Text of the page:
March 2015


Technical Analysis

Since the breach of the support at 1.120/1.130 levels in February, EUR/USD continued its bearish movement until 1.046, finding a strong support and bouncing from its descending trend line. 
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This upward movement was reinforced by the brake of the 50 SMA, having EUR/USD reaching 1.105. For now, this correction was contained by the 100 SMA 100, signalling a possible return to its bearish movement. If EUR/USD breaks the support given by the 50 SMA, we can expect a descending movement, and the retesting of the 1.046 support level, with eyes on parity. If it breaks the resistance given by the 100 SMA, we may well see EUR/USD continuing its correction up to 1.120/1.130, but should not go higher than these levels.




Fundamental Analysis

The EUR/USD reached its lowest value since 2003 (1.0497), closing at 1.0739. Nevertheless, Euro climbed from 1.0596 to 1.0850, on the 18th, following the ECB’s publication of the Euro Zone economic performance in the 4th quarter of 2014.
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Europe’s unemployment reached its lowest value since August 2012, supporting the Euro. In the US, unemployment claims were better than predicted, with an actual 282K against the 291K expected, and the Core CPI was greater than expected, reaching 0.2%. Meanwhile market participants await Yellen to be more precise on the next increase of FED’s interest rates. She recently pointed out that market-based measures of inflation have declined since last summer, driven by changes in risk premium and market factors. Notwithstanding, FOMC expects that inflation will reach the 2% goal over the medium term.




ECB's Quantitative Easing 

The Quantitative Easing program was announced on 22nd of January 2015, just one week after the Swiss Central Bank decided to remove their currency peg (highlighted in our January report).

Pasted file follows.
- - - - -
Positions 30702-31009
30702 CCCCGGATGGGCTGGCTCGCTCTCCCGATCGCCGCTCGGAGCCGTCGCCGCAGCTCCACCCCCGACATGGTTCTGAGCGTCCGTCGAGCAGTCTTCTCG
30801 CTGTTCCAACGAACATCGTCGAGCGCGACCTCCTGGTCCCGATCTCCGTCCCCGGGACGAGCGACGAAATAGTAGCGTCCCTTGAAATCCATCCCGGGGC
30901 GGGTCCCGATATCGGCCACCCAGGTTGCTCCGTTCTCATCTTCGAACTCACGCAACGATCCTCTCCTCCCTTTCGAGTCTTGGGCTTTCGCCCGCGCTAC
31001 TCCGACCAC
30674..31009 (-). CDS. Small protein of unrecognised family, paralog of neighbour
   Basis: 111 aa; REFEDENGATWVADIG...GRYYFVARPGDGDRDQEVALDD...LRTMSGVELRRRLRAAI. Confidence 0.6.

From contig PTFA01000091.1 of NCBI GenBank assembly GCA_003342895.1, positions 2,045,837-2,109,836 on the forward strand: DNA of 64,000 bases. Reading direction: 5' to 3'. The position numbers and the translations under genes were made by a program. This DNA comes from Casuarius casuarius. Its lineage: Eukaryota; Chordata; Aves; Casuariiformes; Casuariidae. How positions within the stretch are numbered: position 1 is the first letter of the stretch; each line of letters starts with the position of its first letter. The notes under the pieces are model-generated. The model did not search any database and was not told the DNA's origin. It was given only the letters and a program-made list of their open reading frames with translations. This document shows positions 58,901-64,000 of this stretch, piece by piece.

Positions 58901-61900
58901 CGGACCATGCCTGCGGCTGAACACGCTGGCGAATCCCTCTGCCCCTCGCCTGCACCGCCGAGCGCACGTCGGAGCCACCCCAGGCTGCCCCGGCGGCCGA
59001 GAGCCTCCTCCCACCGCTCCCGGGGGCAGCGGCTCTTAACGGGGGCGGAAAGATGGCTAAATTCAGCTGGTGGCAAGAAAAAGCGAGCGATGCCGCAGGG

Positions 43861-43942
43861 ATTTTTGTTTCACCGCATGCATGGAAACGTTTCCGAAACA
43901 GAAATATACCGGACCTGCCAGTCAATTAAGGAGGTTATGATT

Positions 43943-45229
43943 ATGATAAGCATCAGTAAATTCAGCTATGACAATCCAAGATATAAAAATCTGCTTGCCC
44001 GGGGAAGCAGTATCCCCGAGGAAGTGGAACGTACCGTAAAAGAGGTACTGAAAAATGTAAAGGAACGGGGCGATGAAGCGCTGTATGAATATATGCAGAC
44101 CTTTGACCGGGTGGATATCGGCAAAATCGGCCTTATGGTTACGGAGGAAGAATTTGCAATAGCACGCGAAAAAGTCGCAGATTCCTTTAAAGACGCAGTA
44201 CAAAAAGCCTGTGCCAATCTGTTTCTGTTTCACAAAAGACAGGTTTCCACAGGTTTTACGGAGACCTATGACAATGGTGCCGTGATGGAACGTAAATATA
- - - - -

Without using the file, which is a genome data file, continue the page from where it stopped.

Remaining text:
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In the QE program, Europe’s Central Banks create an additional supply of money for corporate banks, and consequently the Eurozone. Securities of its member states - mainly long-term sovereign bonds are bought. The increase in money supply leads to a depreciation of the Euro. It is expected to put further downward pressure on interest rates, which are partially already negative. This shall give more incentive to invest in Europe and help the Eurozone back to economic growth. After 18 months, more than 1,140 billion will be injected in the economy, representing 12 % of the GDP of the Eurozone and 14% of the bond market. The market was expecting the announcement of extensive QE program, but the timeframe over which the QE will be conducted and its size exceeded market expectations. The program, also known as Public Sector Purchase Program (PSPP), has been finally launched on the 9th of March 2015, and the market reacted with caution as main European Markets dropped the day of its implementation (FTSE 100 fell 0.59%, while Germany's DAX dropped 0.39% and CAC 40 fell 0.61%). Despite that, effects of the policy started to be visible few days later, as illustrated by the drop in interest rates of sovereign bonds (German 10 Year bonds dropped from 0,4% to less than 0,2% in one week, French 10 Year bonds’ rate also decreased at 0,48% while it was lying above 2% less than two years ago) and the large impact on the equities market with the German DAX reaching an all time high above 12,000 points, and CAC 40 sustaining an 18% increase since January up to 5,000 points, level not reached since may 2008 and the premises of the crisis. Concerning the EUR/USD exchange rate, it has reached a 12-year low on the 11th of March 2015, and is facing a consecutive drop against dollar for 9 months in a row.